Commentary by Samuel Strait – March 24, 2023
Having attended most Board Of Supervisor meetings for some time, there
are almost certain “givens” when listening to Board members over the
course of time. What has become evident over the past couple of years
is the inevitability of District Two’s Supervisor, Valerie Starkey, and
her penchant to become involved in an obsessive fashion with anything
related to the local youth. Most often her advocacy is directed
towards, applying government solutions to problems, problems that should
be left to parents, or in many cases the simple notion that the youth
must be allowed the room to make mistakes early in life in order to
learn from them for the future. Somehow she has the notion that to
“fix” some societal problem the only solution is for her to bring the
power of the bureaucracy to bear. The idea that when she says, “we
have to do something”, quite often the best solution is to do nothing.
Clearly the concept that young people must be allowed the freedom to
begin the process of learning how to make correct decisions before they
can become an adult has escaped her. Not all parenting is a matter of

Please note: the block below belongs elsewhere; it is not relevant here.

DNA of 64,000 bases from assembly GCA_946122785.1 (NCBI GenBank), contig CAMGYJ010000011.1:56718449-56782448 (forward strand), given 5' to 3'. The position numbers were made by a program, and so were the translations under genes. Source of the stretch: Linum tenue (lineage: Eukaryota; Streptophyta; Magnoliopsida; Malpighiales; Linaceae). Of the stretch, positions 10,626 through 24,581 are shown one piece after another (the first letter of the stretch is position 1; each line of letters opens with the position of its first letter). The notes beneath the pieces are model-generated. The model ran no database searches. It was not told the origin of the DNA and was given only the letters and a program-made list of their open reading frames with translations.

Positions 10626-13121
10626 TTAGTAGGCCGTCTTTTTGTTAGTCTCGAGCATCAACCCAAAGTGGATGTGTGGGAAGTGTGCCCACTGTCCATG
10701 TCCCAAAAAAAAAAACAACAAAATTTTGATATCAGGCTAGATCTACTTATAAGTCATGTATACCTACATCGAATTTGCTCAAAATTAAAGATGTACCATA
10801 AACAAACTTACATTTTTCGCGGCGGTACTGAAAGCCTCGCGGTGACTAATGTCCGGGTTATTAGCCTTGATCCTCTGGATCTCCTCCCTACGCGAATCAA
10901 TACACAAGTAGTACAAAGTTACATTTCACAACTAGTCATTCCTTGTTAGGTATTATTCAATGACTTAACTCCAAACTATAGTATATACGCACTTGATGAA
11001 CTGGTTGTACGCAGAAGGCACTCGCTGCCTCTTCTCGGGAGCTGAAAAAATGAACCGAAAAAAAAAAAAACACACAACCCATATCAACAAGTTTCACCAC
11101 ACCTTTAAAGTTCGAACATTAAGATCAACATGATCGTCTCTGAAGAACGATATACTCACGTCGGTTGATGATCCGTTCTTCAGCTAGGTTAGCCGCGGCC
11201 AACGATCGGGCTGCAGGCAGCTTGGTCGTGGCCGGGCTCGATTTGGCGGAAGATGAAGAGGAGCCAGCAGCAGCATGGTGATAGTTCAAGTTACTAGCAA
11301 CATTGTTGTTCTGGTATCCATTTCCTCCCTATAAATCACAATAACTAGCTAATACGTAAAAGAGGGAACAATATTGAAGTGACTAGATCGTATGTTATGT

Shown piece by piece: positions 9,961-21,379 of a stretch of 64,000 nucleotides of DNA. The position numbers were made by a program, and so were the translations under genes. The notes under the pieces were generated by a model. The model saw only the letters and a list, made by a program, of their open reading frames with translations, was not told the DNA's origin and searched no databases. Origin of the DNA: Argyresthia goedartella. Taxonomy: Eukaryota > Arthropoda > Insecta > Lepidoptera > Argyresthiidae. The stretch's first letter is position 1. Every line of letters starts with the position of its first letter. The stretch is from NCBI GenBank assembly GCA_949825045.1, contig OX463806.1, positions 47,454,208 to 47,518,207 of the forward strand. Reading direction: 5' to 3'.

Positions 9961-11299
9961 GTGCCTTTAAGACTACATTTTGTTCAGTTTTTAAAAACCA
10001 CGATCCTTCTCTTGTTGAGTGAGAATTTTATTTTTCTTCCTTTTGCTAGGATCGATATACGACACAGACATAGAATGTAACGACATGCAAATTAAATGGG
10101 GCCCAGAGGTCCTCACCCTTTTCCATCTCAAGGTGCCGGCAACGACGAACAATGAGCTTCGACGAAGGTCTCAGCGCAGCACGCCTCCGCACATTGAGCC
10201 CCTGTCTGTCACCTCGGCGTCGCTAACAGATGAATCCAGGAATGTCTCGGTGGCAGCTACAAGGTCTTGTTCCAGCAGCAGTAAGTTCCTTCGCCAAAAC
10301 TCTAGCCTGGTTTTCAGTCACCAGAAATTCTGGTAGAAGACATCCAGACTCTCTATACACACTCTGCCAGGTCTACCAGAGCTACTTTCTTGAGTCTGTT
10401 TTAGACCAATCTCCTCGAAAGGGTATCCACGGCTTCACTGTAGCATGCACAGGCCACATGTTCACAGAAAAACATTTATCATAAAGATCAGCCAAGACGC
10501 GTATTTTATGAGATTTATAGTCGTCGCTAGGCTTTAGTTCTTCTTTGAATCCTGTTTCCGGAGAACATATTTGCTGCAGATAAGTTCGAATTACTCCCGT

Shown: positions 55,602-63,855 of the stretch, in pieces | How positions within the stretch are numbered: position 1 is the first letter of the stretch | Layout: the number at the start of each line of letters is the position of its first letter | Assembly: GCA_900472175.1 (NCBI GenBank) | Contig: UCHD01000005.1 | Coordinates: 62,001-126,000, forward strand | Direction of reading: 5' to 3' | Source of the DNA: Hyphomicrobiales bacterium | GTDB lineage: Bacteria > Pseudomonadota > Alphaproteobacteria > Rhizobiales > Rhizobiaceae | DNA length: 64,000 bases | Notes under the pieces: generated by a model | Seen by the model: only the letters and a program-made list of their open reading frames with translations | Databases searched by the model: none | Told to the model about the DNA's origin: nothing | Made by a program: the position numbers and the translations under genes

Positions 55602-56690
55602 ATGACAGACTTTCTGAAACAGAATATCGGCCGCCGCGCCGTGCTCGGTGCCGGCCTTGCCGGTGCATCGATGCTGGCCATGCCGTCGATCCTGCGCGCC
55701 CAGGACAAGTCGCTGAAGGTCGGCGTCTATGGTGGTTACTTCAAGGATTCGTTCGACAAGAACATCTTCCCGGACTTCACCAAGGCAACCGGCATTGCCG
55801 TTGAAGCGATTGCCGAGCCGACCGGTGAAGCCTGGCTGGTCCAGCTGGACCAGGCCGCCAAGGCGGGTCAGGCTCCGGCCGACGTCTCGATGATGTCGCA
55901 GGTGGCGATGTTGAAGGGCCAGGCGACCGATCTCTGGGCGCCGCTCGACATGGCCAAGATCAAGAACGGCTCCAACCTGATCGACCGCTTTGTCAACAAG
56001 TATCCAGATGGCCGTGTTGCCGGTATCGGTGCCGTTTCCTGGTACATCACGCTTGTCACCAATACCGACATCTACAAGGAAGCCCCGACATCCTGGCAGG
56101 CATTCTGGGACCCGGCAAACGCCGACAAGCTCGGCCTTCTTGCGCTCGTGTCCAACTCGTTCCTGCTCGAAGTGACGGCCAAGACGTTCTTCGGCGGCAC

“words of wisdom” from some higher authority. Young people are more
likely to learn from the poor decisions made when they become invested
in finding solutions for their failures. Recently, at a Board of
Supervisor’s meeting, and now at the City’s Council meeting, Supervisor
Starkey became involved, as she was with the County, in advocating for
retail licenses for the sale of tobacco products. The intent being the
inclusion of vaping products as well.
Clearly Supervisor Starkey is not hearing the chorus when they say that
for nearly all cases, young adults do not get their tobacco or vaping
products from retail outlets, making any such ordinance immaterial and a
pointless burden on local businesses. Smoking or vaping is not something
anyone can do much about. I’m sure Ms. Starkey would be horrified to
learn that as a child growing up, tobacco products, for the steep price
of a quarter, could be purchased from a vending machine suitably attired
with prohibitions from purchase due to age. Compared to that era of
tobacco use, the world has come a long ways.
Needless to say, Del Norte County’s “Helicopter Mom” is unlikely to
change her ways in any substantive fashion and the young adults when
faced with difficult decisions growing up will be ill equipped to become
functional. Sad to say, that more often than not many youth learn
valuable lessons from their failures that pay dividends towards their
futures, something smothering with “good” intentions does not accomplish.
Of course Supervisor Starkey’s good intention do not focus merely on the